Pure Watercraft brings boaters a Tesla-style motor

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Source:   —  April 13, 2016, at 6:01 PM

But one Seattle company called Pure Watercraft has taken up the engineering challenge of building a Tesla-like EV motor for boats. The startup began taking pre-orders for its Pure Outboard today with a $500, refundable deposit via its own website.

Pure Watercraft brings boaters a Tesla-style motor

Obviously, water and electricity don’t mix. But one Seattle company called Pure Watercraft has taken up the engineering challenge of building a Tesla-like EV motor for boats.

The startup began taking pre-orders for its Pure Outboard today with a $500, refundable deposit via its own website.

A former rowing coach, Andy Rebele started Pure Watercraft in two thousand-eleventh with a mission to replace typical gas-powered motors with a noiseless and eco-friendly alternative that'd genuine range and power.

“Making a high performance electric vehicle that works on the water is hard,” he said, “but that’s why it’s worth doing.”

Every component of the Pure Outboard, including the battery pack, is waterproof, or more technically “IP67,” which means it can be submerged in first meter of water for up to thirty minutes without issue.

As distant as speed, this motor can thrust a lightweight, 27-foot boat at about twenty-one miles per hour. Or it can create a smaller, 16-foot boat actually plane, Rebele said.

On a single, fully charged battery the unit runs up to forty hours pushing a lightweight, 27-foot boat at third miles per hour.

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Pure Outboard looks a bit different from a gas motor. It’s got a large propeller. And the lower strut is used not just to hold the motor on the boat, but also as a heat exchanger. A cooling loop interior uses the water around it to keep the electronics chilly as the unit is running.

The system doesn’t let any seawater pass through, have any shifting gears, or require any fuel. That makes it a “zero-maintenance” design, Rebele said.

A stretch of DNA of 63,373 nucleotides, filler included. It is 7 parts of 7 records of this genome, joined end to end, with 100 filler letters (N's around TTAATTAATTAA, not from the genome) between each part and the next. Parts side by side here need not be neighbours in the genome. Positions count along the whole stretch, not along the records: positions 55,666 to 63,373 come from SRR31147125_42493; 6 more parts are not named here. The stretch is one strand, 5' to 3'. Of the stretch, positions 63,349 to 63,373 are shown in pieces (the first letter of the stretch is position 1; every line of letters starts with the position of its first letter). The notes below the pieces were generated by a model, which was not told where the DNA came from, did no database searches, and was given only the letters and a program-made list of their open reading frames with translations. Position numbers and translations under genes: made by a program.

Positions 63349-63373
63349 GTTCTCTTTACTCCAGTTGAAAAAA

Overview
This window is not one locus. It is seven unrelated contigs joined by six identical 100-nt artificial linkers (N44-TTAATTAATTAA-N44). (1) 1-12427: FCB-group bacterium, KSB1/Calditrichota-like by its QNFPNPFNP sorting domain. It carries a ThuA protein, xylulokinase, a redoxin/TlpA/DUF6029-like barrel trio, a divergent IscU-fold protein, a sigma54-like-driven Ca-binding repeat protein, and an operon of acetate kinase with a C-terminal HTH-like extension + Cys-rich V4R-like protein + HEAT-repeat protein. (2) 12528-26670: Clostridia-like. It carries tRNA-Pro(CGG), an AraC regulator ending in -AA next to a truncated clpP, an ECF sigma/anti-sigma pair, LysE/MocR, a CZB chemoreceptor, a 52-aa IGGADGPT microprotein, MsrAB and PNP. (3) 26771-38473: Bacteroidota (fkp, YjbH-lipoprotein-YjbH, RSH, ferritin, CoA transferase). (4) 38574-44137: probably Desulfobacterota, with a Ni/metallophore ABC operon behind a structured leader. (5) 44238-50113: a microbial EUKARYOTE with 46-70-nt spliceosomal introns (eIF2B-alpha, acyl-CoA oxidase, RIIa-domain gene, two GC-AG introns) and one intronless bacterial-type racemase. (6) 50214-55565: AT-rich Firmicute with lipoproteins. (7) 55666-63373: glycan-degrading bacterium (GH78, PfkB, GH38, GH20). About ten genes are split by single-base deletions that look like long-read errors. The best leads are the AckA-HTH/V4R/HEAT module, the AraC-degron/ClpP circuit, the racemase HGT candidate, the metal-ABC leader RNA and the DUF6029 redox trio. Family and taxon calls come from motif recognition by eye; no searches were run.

The battery can be pulled out and charged indoors. But most users will plug their motors into a standard outlet where they dock.

While the price for the Pure Outboard system including a motor, battery pack and charging station, hasn’t been finalized yet, the CEO says it'll be near to $12.000.

Harvard, Stanford and the Univ of WA are in the process of purchasing engines for their competitive rowing teams, after early prototype demos, the company said.

Besides the horsepower, coaches love the lack of gas fumes and noiseless quality of the Pure Outboard, as hearing loss plagues the profession. Those are the same things that luxury boaters and families would appreciate, too.

Something of a newcomer to hardware engineering, Rebele is a familiar face in the Seattle tech scene.

He started a Web auction startup called CityAuction, which he sold to Interactive Corporation in one thousand nine hundred ninety-ninth. And he used some of his personal funds to create Seattle’s live-work spaces for entrepreneurial teams, the Hacker Houses.

A company love Pure Watercraft could've never attracted funding from venture capitalists without a working prototype, Rebele said. Hardware that’s just an idea scares them, and they haven’t seen boaters as a worthwhile market, he suggested. So, he’s self-financed the business thus far.

Presently that the Pure Outboard is slated to ship to customers, that may change.

There are about two million boats registered in the U. S. today that are powered by outboards in Pure Watercraft’s power class, which is between about two and fifty horsepower. Two million Pure Outboard systems at $12.000 a population would add up to $24 billion in minimum potential sales.

Long-term, Pure Watercraft could also adapt its intellectual property to create motors for other boats.

Whether it’s venture-funded or -bootstrapped, the company wants to positively impact the environment and make better the perception of boaters.

“Recreational boats alone keep out about one/three of the total pollution that cars do,” Rebele said. “So even if there aren't that many people out on boats, they've an aggregate impact on the air and our water that’s distant disproportionate to their numbers.”

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